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Interview with Lone Scherfig, Director of An Education

Lone Scherfig. Photography: Robin Holland.
 
Mette Hjort interviews Danish Director Lone Scherfig about her experience directing the film An Education:
 
Hjort: How did you end up directing An Education?
 
Scherfig: The film’s script is by Nick Hornby, and he based his script on a story by the journalist Lynn Barber. Hornby and I have the same agent, and I’d told her I was interested. So at a certain point I was called in for a whole series of meetings with the producers who wanted me to talk to them about what I liked about the script, and what I’d like to do with it. I told them I liked the tone of the script and that I’d read Hornby’s books and have always liked the compassion he manages to convey for his characters. In the case of An Education, I particularly liked the character David, who as you know is a real person, someone who’s still alive. I liked the idea of making a film with a male character who has enormous drive and who isn’t entirely sympathetic. As a character David is a lot more dubious than the
male characters in my earlier work, with rare exceptions. Peter Gantzler’s role in
The Birthday Trip has a bit of what I’m talking about.
 
Hjort: You’ve usually been involved in the scriptwriting process yourself. What was it like to work with a script by someone else, and by an established writer?
 
Scherfig: My position from the start was that it was Hornby’s script, and that I didn’t
have any intention of somehow making it mine. I do think the producers had
the idea that by bringing in a Danish director, as opposed to a British one, they
might be able to give the film a certain edge. I don’t know whether I managed
to do that. It’s not a film where I wanted to be really visible as a director. The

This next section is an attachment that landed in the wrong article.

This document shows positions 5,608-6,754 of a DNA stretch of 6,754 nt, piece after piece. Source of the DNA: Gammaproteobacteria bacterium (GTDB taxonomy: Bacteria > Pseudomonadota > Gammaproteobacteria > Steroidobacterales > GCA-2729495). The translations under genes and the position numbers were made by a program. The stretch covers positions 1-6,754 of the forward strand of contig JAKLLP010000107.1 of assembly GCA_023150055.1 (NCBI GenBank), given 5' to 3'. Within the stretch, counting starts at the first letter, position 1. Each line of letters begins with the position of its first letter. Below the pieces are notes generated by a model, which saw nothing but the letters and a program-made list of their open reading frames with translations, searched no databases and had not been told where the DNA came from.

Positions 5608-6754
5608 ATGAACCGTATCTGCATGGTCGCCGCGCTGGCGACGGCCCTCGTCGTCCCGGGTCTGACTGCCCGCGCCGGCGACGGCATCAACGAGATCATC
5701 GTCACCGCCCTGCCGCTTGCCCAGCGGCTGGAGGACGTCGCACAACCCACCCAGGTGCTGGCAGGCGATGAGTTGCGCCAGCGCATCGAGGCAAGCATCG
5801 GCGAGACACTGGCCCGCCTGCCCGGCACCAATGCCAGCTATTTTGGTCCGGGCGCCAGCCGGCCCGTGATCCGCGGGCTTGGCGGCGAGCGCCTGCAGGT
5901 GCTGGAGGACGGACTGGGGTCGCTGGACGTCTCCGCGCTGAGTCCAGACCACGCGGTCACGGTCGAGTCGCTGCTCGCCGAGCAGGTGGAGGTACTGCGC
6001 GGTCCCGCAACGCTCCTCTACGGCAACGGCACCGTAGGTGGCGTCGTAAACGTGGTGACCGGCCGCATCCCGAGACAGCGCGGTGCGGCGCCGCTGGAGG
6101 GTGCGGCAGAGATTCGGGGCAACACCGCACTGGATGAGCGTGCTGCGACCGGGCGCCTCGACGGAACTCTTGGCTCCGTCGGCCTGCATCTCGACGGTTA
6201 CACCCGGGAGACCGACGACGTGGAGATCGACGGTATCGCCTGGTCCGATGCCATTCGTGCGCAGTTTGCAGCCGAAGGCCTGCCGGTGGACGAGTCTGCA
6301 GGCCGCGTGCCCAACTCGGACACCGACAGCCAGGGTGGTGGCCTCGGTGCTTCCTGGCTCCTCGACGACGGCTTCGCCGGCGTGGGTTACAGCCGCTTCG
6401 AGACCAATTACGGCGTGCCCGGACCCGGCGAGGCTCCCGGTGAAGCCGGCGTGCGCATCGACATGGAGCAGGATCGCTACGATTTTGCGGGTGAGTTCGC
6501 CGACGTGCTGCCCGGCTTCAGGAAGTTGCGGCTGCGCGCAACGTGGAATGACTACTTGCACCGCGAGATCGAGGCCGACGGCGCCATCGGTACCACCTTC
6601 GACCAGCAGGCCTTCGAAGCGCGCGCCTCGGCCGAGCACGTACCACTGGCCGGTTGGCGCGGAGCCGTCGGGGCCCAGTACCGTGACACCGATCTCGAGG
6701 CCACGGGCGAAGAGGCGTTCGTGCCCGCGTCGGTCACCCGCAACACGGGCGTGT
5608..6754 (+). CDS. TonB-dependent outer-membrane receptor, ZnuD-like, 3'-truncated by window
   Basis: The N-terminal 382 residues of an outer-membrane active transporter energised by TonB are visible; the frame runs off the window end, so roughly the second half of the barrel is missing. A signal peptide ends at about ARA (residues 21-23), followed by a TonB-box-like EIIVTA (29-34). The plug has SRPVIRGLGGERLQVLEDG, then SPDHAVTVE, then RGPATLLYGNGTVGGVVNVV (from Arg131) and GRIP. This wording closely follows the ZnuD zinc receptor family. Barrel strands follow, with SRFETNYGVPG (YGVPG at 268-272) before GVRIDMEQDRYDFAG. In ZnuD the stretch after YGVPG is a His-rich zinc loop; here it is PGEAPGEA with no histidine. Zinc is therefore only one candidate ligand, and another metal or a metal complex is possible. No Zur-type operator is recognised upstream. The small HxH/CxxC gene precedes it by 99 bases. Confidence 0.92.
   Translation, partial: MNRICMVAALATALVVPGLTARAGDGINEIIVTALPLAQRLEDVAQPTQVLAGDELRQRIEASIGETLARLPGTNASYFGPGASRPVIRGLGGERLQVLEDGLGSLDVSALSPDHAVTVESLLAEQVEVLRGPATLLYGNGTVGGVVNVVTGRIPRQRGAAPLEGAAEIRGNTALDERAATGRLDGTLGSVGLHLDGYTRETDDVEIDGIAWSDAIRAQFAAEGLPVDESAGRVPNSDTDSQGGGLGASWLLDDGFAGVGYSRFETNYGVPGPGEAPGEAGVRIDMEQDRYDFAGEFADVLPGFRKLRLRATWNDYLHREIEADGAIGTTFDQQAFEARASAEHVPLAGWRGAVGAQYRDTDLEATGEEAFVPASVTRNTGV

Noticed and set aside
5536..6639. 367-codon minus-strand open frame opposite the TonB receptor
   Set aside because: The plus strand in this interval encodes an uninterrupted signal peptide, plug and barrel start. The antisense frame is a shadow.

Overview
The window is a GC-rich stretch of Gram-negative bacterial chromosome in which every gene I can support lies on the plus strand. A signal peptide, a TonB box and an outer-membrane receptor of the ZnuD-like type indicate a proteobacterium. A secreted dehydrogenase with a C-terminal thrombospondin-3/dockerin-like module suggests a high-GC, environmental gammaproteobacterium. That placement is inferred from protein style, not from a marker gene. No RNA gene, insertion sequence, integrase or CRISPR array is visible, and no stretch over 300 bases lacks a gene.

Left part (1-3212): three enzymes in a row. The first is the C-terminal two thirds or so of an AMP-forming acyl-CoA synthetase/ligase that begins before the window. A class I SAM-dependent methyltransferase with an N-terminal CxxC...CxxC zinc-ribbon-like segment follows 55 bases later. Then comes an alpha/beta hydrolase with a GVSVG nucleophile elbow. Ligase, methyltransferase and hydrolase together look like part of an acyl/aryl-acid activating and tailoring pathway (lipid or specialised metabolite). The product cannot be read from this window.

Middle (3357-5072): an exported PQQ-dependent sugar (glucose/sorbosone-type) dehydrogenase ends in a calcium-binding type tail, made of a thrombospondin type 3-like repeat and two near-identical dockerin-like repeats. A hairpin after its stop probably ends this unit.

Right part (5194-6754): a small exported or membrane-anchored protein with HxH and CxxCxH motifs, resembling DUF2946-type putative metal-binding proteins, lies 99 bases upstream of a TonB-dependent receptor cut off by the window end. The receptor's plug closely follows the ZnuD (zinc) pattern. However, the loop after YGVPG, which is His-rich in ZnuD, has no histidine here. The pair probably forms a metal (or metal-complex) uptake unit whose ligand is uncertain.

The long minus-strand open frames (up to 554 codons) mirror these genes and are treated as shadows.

film is very much about the characters, so it’s important to be able to pull back
as a director. It’s not the director the audience should be noticing, but the
characters, especially Jenny. If people leave the cinema and remember her, then
we’ve achieved our goal.
 
Hjort: You’ve made two feature films outside Denmark. Wilbur Wants to Kill Himself is set and shot in Glasgow, and An Education is set and shot in London. What’s it
like as a filmmaker to work in a language and culture that’s not your own?
 
Scherfig: In the case of An Education I was very conscientious about the film’s look, in relation to the time in which it’s set. I worked a lot harder on this film than on any of my earlier films, precisely because it’s about English culture, and because I know there are things I can’t take for granted when I’m working in a foreign language and in a foreign country. I did things I would never have dreamt of doing, had it been a Danish film. It was also a matter of living up to that concept of excellence that is so noticeable in a British context, where absolutely everyone seems always to be doing their best. I was met with a thoroughness and self discipline unlike anything I’ve seen before. And that works well with this kind of film, but the challenge then becomes to ensure that the film also has lots of narrative energy, and some real levity. I felt that an important part of my job was to ensure that the film didn’t get crushed in the production machine, because it’s a film that really depends on fine details.
 
Read the full interview and many others in The Danish Directors 2, now available. 

 

 

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